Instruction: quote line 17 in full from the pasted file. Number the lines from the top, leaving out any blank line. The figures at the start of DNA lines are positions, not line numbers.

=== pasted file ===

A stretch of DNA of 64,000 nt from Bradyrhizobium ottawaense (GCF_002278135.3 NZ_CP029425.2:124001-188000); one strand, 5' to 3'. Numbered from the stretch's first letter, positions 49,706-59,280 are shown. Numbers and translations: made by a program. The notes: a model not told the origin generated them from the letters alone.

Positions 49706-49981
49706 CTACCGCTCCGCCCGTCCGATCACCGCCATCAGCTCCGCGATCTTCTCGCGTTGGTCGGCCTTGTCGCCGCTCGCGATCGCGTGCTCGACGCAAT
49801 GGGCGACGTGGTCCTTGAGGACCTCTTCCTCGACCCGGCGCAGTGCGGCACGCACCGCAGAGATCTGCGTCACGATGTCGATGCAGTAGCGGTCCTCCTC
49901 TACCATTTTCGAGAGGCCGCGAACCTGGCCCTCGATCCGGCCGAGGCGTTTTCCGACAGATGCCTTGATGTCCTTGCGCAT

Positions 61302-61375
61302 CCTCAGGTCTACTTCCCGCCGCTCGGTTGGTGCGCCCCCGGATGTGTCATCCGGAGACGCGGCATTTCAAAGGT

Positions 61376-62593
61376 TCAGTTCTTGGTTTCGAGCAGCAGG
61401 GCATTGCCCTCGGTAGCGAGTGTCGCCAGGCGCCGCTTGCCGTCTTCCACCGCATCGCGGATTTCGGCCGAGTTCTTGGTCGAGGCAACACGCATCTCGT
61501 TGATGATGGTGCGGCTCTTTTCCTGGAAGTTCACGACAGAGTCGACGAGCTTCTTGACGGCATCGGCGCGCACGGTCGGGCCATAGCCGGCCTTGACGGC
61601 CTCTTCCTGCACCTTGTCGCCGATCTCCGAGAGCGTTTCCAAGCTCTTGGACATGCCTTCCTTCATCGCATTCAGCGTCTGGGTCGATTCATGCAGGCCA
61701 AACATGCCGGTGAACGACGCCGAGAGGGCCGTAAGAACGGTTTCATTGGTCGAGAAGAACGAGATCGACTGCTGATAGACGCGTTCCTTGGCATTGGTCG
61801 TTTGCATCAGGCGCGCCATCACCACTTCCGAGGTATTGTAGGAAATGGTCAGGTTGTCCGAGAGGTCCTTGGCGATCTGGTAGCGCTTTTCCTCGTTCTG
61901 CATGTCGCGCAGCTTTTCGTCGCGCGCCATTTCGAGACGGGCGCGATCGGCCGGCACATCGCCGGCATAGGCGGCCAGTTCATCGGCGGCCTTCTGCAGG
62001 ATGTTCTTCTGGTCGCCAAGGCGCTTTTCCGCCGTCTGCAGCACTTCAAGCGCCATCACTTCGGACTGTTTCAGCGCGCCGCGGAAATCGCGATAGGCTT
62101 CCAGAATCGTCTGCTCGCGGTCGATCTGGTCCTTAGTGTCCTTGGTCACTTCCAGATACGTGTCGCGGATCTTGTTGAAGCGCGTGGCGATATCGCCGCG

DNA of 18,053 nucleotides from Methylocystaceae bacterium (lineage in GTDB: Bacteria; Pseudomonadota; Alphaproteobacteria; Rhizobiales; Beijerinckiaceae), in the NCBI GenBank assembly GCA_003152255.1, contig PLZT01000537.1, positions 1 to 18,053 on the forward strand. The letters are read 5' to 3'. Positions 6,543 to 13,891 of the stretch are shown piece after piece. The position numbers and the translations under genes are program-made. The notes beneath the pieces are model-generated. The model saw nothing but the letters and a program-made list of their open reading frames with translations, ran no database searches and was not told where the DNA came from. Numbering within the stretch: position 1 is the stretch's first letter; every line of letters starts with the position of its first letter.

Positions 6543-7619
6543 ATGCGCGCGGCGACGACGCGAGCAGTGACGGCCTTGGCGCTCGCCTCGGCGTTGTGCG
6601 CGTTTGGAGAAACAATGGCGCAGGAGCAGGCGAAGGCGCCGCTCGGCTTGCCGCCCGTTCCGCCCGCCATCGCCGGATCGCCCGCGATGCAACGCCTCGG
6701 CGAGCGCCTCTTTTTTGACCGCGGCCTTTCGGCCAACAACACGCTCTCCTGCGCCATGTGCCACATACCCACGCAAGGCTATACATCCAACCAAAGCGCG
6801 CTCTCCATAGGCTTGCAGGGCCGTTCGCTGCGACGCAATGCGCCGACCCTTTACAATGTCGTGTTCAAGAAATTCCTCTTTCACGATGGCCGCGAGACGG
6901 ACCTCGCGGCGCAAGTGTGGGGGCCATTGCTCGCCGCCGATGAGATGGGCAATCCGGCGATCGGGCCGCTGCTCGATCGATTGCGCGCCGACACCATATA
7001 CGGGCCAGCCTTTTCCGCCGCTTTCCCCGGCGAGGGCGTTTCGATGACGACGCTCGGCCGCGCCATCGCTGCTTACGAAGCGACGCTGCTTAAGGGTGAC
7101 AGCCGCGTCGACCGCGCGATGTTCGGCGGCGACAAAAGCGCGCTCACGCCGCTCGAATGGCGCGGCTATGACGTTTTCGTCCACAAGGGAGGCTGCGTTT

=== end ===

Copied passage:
62101 CCAGAATCGTCTGCTCGCGGTCGATCTGGTCCTTAGTGTCCTTGGTCACTTCCAGATACGTGTCGCGGATCTTGTTGAAGCGCGTGGCGATATCGCCGCG